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Medwatch-CPR

(Source KSWO) (Source KSWO)

LAWTON, OK (KSWO) -Cardio pulmonary resuscitation, or CPR, is a lifesaving technique that everyone should know.

For those who aren't trained or prepared to give it, recent changes to CPR guidelines make the technique easier for bystanders.

Experts say CPR can nearly double the chance of survival for people who suddenly go into cardiac arrest. Newer guidelines from the American Heart Association make the technique easier for bystanders.

"We are now starting to implement them to our CPR instructors and into our courses," explained Leann Legako, a nurse and clinical educator at Comanche County Memorial Hospital.

Legako says the most significant change involves eliminating the mouth-to-mouth portion for lay people. The guidelines say just chest compressions alone can still save lives.

"Instead of worrying about getting an airway and breathing and then doing compressions, we now tell people, if it's only possible to do compressions, it is perfectly acceptable to do compression-only CPR," Legako said.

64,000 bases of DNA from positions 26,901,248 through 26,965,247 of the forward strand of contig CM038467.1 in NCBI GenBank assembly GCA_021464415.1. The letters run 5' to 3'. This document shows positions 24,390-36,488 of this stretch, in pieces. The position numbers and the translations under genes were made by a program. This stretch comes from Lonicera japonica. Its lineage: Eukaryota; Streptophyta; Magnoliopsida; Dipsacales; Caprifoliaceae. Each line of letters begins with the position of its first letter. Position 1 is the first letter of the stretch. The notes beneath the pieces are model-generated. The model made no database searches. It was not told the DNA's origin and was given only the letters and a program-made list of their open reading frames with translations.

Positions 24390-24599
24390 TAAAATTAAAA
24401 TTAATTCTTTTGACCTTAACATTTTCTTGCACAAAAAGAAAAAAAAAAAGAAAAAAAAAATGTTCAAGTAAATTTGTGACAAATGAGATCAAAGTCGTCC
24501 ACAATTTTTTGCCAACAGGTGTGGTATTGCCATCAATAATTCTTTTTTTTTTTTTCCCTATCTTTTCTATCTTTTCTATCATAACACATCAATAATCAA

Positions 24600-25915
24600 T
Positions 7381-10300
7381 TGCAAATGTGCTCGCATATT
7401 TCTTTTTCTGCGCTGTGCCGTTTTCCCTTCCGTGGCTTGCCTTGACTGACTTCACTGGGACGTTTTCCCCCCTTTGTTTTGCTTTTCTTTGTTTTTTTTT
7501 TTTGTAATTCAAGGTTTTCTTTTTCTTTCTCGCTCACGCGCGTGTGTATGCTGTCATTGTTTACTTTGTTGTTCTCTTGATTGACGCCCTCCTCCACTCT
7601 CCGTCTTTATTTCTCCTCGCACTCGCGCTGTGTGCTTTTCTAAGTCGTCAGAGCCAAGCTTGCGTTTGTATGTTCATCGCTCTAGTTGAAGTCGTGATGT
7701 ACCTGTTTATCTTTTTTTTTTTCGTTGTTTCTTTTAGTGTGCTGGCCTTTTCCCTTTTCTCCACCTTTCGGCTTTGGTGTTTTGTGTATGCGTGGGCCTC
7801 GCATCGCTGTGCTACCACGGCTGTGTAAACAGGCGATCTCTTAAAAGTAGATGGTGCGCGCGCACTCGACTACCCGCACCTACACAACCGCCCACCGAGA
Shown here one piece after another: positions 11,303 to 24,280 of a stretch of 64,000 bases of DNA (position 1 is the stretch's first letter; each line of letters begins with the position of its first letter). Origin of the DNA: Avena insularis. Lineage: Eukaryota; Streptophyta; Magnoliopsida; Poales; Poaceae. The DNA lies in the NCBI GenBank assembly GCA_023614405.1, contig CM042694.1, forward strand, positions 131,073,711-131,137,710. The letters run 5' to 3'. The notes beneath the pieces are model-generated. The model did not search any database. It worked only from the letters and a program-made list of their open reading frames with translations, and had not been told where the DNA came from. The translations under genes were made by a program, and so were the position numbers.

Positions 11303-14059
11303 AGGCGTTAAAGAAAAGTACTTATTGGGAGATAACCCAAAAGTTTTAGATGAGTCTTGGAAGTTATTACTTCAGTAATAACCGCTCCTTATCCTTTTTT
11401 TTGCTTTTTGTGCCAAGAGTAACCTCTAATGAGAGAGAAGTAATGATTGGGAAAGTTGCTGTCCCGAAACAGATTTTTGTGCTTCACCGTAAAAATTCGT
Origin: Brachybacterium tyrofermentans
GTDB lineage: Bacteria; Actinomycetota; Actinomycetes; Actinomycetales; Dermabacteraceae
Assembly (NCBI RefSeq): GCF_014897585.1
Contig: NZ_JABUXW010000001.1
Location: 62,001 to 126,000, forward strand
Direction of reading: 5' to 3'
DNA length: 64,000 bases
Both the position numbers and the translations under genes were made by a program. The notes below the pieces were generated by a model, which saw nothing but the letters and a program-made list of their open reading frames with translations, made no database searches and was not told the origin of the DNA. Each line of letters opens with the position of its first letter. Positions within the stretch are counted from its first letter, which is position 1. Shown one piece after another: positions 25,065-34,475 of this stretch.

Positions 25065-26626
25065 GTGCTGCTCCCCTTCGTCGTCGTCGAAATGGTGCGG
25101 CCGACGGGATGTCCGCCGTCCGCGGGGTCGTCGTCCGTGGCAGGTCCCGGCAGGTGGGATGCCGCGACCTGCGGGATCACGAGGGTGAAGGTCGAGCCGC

If you find a victim that is not responding, Legako says first call for help and then immediately begin chest compressions; pushing the chest hard and fast. She says limiting interruptions is key.

"The more times you interrupt, the less circulation is getting oxygen and nutrients to the brain. So, minimizing interruptions, pushing hard, pushing fast and getting that phone call to get advanced life support," Legako

If you want to be a Good Samaritan, but you are not well-trained in CPR, experts say chest compressions alone can be life-saving until a medical professional arrives.

"We want to get the word out that it's okay to do compressions. You don't have to be able to do respirations, check for pulses or anything. You just only have to do compressions and you can help save a life," Legako said.

In other heart month news, mark your calendar for the healthy heart screenings which will be held on Feb. 29 and March 1 from 7 a.m. until 2 p.m. in the Oakwood Conference Center. The screening is $20 and includes A1C, good, bad and total cholesterol, triglycerides and heart risk assessment. To make an appointment, call 580-585-5406.

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